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Former employee says Jaguar Energy Services failed to pay overtime

By Kyla Asbury | Nov 4, 2014

HOUSTON (Legal Newsline) - A former employee has filed a class action lawsuit against Jaguar Energy Services LLC after he claims it failed to pay him overtime compensation, which violates the Fair Labor Standards Act.

John Cormier was employed by Jaguar as a well tester and flowback hand worked more than 40 hours per work week, according to a complaint filed Oct. 31 in the U.S. District Court for the Southern District of Texas.

Cormier claims the daily and weekly activities of himself and the class members were routine and largely governed by standardized plans, procedures and checklists created by the defendant and/or the operator the defendant contracted with.

"Virtually every job function was pre-determined by defendant and/or the operator defendant contracted with, including the tools to use at a job site, the data to compile, the schedule of work and related work duties," the complaint states. "The putative class members were prohibited from varying their job duties outside of the pre-determined parameters."

The class members worked similar hours and were denied overtime as a result of the same illegal pay practice, according to the suit.

Cormier claims the class members were generally scheduled to work substantially more than 40 hours per week and, instead of paying them overtime, the defendant paid the class members a salary and a day rate.

"Defendant denied the putative class members overtime for any and all hours worked in excess of forty (40) hours in a single workweek," the complaint states. "As the controlling law makes clear, the manual labor/technical duties which were performed by the putative class members consist of non-exempt work. Therefore, Defendant owes back overtime wages to the Putative Class Members, all of whom work long hours each workweek well in excess of forty (40) hours."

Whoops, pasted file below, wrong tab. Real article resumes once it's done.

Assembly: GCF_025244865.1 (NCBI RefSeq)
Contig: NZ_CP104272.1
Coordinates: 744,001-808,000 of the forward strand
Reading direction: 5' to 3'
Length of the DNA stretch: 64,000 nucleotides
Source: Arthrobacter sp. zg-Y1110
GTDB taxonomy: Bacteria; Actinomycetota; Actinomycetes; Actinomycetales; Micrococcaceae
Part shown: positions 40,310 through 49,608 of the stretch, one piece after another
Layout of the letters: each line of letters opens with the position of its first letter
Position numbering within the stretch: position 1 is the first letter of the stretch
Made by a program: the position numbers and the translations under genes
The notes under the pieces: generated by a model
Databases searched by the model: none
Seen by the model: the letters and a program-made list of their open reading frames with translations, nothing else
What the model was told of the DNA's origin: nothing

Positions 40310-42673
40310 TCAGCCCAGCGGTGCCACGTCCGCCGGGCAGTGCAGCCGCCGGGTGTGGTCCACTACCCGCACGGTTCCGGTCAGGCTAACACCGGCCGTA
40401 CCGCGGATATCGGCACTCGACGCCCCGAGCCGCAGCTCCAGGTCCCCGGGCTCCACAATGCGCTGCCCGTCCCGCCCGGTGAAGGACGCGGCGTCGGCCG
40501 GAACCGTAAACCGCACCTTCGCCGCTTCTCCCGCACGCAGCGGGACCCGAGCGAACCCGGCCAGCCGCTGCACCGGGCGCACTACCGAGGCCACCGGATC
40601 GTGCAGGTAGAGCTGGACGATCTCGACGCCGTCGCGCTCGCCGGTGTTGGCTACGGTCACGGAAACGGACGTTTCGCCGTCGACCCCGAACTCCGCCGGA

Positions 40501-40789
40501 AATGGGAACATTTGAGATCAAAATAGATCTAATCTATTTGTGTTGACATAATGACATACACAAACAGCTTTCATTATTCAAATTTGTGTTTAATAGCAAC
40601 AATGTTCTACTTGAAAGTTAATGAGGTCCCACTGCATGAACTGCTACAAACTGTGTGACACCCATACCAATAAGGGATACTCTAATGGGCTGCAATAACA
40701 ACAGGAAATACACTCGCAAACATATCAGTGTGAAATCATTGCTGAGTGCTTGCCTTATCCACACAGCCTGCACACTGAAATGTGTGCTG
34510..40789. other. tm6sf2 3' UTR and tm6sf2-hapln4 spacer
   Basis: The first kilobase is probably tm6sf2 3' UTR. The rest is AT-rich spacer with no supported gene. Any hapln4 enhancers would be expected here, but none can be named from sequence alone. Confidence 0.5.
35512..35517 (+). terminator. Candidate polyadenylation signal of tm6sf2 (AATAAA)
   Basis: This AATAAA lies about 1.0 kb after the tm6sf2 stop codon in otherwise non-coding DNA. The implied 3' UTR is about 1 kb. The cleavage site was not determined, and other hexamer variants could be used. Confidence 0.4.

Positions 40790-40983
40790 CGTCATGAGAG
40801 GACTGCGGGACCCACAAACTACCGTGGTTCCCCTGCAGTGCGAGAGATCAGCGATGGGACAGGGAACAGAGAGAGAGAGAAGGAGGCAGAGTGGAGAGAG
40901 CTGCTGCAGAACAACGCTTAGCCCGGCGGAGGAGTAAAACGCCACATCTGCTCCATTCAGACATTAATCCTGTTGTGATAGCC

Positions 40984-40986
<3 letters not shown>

Numerous employees have been victimized by this pattern, practice and policy which are in willful violation of the FLSA, according to the suit.

Cormier claims many of these employees have worked with him and have reported that they were paid in the same manner and were not properly compensated for all hours worked as required by the FLSA.

"Thus, from his observations and discussions with these employees, plaintiff is aware that the illegal practices or policies of defendant have been imposed on the putative class members," the complaint states. "The putative class members all received a salary and a day-rate, regularly worked in excess of forty (40) hours per week, and were not paid overtime compensation."

These employees are victims of the defendant’s unlawful compensation practices and are similarly situated to the plaintiff in terms of relevant job duties, pay provisions and employment practices, according to the suit.

Cormier claims the defendant’s failure to pay wages and overtime compensation at the rates required by the FLSA result from generally applicable, systematic policies and practices which are not dependent on the personal circumstances of the class.

Cormier is seeking class certification and compensatory damages with pre- and post-judgment interest. He is represented by Michael A. Josephson, Andrew Dunlap and Lindsay R. Itkin of Fibich, Leebron, Copeland, Briggs & Josephson; and Richard J. Burch of Bruchner Burch PLLC.

U.S. District Court for the Southern District of Texas case number: 4:14-cv-03128

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